Adding a Gable to a Boring Roof on a Ranch-Style House
The ranch style proliferated in the era after World War II when many large-scale tract developments were built. This style featured a one-story design with a low profile, was easy to build and relatively inexpensive. Ranch houses in suburban developments tended to look alike. They usually had low-sloping gable roofs, with the roof line paralleling the street and gable triangle ends on each side. Entry doors were typically centered in the middle of the house. Changing the roof line can transform the look of a ranch house from humdrum to distinctive in style.
Build a cross-gable roof or large dormer perpendicular to the main roof as a distinctive feature to your ranch-style home. Add a cross gable to create inside storage space in an attic; install a dormer to provide an upper-level window for additional daylight into the house. Follow the same basic construction for the cross-gable or dormer; the difference is mainly the size.
Decide on the pitch and width for the gable; look at design books and test appearances by drawing various outlines on a photograph of your house. Follow the same pitch of the existing ranch gable or create a steeper one, particularly on a dormer. Settle on a plan, either for a basic dormer or a larger gable and mark the outlines on your picture.
Go up to the attic and identify the rafters or truss chords on either side of the new gable. Drive 16d framing nails with a hammer through the roof outside those rafter edges to mark the corners. Install horizontal 2-by-4-inch braces to connect the tops of those rafters to corresponding rafters on the other side of the roof. Mark the rafter angles on the ends of those braces, cut them with a circular saw and fasten them with framing nails.
Climb up on the roof and snap a chalk line between the corner nails to mark the outline for the new gable. Use a pry bar to remove the shingles and roofing paper. Set the circular saw's blade depth to the thickness of the roof sheathing and cut out around the outline to expose the rafters. Keep a tarpaulin handy to cover the opening during construction.
Cut off the rafters inside the outline with a reciprocal saw. Cut the rafters at the bottom for a dormer; remove those rafters for a cross-gable addition, which will extend to the wall. Build a header to the width of the opening's top. Cut two 2-by-6-inch boards and a 1/2-inch spacer strip of oriented strand board to that width and nail it into a header panel with 8d galvanized nails and a hammer.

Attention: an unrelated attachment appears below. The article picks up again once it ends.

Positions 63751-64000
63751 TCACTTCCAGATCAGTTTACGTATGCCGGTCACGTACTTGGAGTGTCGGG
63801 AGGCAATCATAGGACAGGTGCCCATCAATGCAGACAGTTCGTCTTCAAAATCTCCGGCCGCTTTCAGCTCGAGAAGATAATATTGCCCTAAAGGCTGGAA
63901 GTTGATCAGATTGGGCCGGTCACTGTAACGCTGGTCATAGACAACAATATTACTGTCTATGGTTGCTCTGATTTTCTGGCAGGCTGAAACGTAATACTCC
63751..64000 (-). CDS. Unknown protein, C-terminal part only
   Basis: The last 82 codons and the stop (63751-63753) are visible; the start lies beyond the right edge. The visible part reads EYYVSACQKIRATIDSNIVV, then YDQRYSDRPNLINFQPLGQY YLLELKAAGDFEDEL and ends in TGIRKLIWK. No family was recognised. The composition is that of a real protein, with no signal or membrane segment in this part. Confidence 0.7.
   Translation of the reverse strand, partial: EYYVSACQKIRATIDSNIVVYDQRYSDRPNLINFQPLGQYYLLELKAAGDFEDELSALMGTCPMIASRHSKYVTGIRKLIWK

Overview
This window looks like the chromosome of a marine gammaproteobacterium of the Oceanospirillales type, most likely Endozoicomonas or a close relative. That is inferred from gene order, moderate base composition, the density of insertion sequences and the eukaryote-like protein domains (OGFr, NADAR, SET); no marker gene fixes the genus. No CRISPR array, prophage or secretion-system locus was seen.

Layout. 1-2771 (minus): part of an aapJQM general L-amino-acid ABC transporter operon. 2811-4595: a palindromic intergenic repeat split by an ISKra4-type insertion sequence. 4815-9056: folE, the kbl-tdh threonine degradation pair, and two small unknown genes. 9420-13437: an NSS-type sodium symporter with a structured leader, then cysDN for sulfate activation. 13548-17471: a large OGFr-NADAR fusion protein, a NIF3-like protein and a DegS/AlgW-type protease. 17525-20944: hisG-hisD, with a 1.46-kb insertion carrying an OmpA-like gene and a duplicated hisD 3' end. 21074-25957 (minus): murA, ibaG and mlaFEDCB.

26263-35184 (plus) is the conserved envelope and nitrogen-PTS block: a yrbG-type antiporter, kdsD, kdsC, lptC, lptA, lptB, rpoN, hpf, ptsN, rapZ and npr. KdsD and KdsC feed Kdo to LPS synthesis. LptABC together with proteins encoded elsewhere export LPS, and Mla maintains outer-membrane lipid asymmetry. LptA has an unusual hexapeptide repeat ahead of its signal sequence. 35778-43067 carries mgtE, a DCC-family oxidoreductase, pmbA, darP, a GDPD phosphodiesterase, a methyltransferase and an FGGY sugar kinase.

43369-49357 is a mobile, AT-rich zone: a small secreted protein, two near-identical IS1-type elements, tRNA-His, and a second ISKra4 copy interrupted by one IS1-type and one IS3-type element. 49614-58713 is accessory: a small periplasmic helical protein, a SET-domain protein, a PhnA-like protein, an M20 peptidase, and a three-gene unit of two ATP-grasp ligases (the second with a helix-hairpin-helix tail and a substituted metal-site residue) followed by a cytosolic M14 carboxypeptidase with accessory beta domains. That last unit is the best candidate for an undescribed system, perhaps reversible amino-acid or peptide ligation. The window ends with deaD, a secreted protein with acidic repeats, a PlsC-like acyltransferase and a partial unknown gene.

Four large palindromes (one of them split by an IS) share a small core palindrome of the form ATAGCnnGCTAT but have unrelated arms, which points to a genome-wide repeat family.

Install a second rafter board along the inside of the outer rafters, cut to match the angle of the basic rafters. Nail this to the rafters with 16d framing nails. Set the header in place on top of the doubled rafter and fasten it with nails driven into the ends through the rafters. Nail it also to the bottom of the cut rafters at the top.
Make two "valley" rafters to the desired pitch of the new gable. Leave a 1 1/2-inch gap between them at the top. Place these to connect the header to the doubled outer rafters and nail them to the header and the rafters. Use cut-off pieces of the top rafters to connect the header board and the valley rafters. Nail these onto the ends through the header and rafters.
Build a front wall inside the attic. Make a frame of top and bottom plates and end studs. Square it by measuring corner to corner until the diagonals are identical. Install internal studs on 16-inch centers; frame a window for a dormer but fill the wall for a gable end. Erect the front wall, set it plumb and fasten it to the top outside wall plate or to a bottom header for a dormer placed across the cut-off bottom rafters.
Fasten a top wall plate between the top of the front wall and the doubled gable rafters. Connect this to the rafters with studs on either side, cut at varying lengths to match the slope of the main roof. Nail these to the side wall plates on the top and the rafters on the bottom. Use framing nails driven in at an angle.
Cut rafters to the pitch for the new gable. Install the first pair onto the outside wall nailed to wall caps on both sides. Slide a 2-by-6-inch ridge board between the tops of the valley rafters and the end rafters and secure it with nails through the rafters. Use a level to make sure it is even. Install other rafters between the front wall and the valley rafters. Trim the rafter bottoms, as needed, to connect with the valley rafters toward the top.
Sheath the roof and walls with oriented strand board nailed to the rafters and studs with 8d galvanized nails. Lay roofing paper over the roof and install metal flashing with shingle nails at all edges and roof intersections. Lay shingles to match the original roof on the new gable roof. Wrap the walls and gable end with house wrap. Install siding to match the house on the front and sides of the new gable walls and ends.
Finish the new gable with 1-by-4-inch trim boards at the wall corners and along the slope rake edges of the new gable. Overlap vertical trim boards so the side of one covers the edge of the other.
Bob Haring has been a news writer and editor for more than 50 years, mostly with the Associated Press and then as executive editor of the Tulsa, Okla. "World." Since retiring he has written freelance stories and a weekly computer security column. Haring holds a Bachelor of Journalism from the University of Missouri.